Also, know for your own reference that it’s very STRESSFUL to drive the rest of the way on a long trip with a car that has thick mud in the engine. Your clutch might not be happy, and you might get a speeding ticket trying to make it to Vegas while mechanics are still open, only to decide to push it the rest of the way home and then pay to have your engine steam-cleaned, which will solve the problem but not alleviate the stress-knot in your gut that persists well into Friday as you blog about your mishap. It’s just one possibility.

I leave you with these:

The Golfie after Dick rescued her from the mud (this photo does not convey the DEPTH of the mud or the amount of it smashed into the front of the car, but you get the idea)

The Angel Elk Hunter Dick Hancock lending me a gas can

Yeah, I threw away these shoes at the gas station


May 7th, 2007

Some great terms: Drapery Formation · Twilight Zone · Karst · Ice Age · Mescalero Apache · Pod Formation · Guano Miner · Dark Zone · Steleothem · Bat Pup · Underground · Cave Cricket · Bell Canopy Formation · Flowstone · Stalactite · Drip · Stalagmite · Helicite · Guano Bucket · Aragonite Crystals · Echolocation · Prehistoric Coral Reef · Gypsum · Column · Wingspan · Cave Pearl · Roost · Canyon · Spiral · Salt Flat · Rattlesnake · Mexican Free-tailed Bat · Grotto · Calcite …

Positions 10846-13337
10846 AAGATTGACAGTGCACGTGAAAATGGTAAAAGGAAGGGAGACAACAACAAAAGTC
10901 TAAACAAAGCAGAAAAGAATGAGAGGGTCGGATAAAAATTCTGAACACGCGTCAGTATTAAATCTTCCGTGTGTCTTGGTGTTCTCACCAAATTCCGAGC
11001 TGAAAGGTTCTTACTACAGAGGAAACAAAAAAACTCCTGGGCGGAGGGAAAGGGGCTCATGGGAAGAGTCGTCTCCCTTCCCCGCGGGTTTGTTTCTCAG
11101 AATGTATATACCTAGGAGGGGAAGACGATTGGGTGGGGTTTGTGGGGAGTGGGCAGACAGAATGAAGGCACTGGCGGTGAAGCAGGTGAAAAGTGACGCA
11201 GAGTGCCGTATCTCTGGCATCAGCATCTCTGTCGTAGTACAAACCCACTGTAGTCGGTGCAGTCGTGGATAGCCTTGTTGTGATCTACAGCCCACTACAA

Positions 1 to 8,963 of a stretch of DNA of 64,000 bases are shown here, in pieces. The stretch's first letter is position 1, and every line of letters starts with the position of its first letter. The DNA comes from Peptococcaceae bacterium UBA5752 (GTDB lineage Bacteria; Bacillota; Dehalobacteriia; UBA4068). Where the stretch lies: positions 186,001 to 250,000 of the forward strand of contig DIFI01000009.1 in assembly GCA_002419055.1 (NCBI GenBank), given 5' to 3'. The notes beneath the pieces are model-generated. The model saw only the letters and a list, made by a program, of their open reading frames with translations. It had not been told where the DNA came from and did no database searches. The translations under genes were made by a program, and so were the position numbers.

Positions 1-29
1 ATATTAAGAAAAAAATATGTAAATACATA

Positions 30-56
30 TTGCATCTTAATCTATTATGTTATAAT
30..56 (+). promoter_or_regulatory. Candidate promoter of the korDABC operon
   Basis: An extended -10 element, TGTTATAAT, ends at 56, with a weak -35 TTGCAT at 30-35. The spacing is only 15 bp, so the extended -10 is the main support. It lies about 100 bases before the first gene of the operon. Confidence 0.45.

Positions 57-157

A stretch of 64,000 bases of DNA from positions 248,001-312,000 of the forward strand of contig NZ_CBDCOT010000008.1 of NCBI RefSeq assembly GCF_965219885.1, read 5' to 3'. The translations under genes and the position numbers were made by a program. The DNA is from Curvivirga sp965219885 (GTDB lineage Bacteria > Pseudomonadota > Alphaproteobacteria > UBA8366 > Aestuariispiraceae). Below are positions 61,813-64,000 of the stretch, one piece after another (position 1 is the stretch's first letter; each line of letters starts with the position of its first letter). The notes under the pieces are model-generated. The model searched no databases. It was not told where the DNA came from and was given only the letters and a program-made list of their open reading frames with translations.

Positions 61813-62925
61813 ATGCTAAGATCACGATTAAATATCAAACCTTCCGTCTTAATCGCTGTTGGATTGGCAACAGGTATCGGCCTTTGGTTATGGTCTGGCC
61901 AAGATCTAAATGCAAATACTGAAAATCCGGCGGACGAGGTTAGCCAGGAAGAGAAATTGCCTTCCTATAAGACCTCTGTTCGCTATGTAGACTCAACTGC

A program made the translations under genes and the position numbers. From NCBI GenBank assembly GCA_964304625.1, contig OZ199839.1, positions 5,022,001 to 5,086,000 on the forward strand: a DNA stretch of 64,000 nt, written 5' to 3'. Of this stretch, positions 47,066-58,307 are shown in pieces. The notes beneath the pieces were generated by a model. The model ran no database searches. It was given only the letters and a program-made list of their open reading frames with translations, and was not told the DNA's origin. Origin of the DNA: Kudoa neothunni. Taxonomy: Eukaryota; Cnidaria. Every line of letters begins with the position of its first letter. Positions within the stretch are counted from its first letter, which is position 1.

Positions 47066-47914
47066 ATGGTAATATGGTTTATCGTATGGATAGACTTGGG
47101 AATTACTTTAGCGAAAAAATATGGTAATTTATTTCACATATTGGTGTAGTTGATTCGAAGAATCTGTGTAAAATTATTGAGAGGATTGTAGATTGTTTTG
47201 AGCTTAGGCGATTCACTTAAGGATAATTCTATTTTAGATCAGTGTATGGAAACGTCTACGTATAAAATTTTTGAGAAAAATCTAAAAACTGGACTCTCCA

This weekend was our adventurous trip to Carlsbad Caverns in New Mexico. We traveled with Sarah-Architect and Jeremy Sr., who had been before and were wonderful guides. Today I am aching from a lot of hiking around, but it was SO WORTH IT to see a completely different world underneath the one we see every day, one with insane formations—some of them 80 feet tall—sculpted over hundreds of thousands of years by water, all existing unseen in a surreal darkness until relatively recently. And to see thousands of bats spiral up from the cave at dusk to head out into the New Mexican desert-scape in search of moths. The cloud of them was seemingly endless and magically close overhead. Their little wings made a whisperish papery sound, and this was truly one of those inspirational nature moments in life. My imagination is fed fat by this whole experience.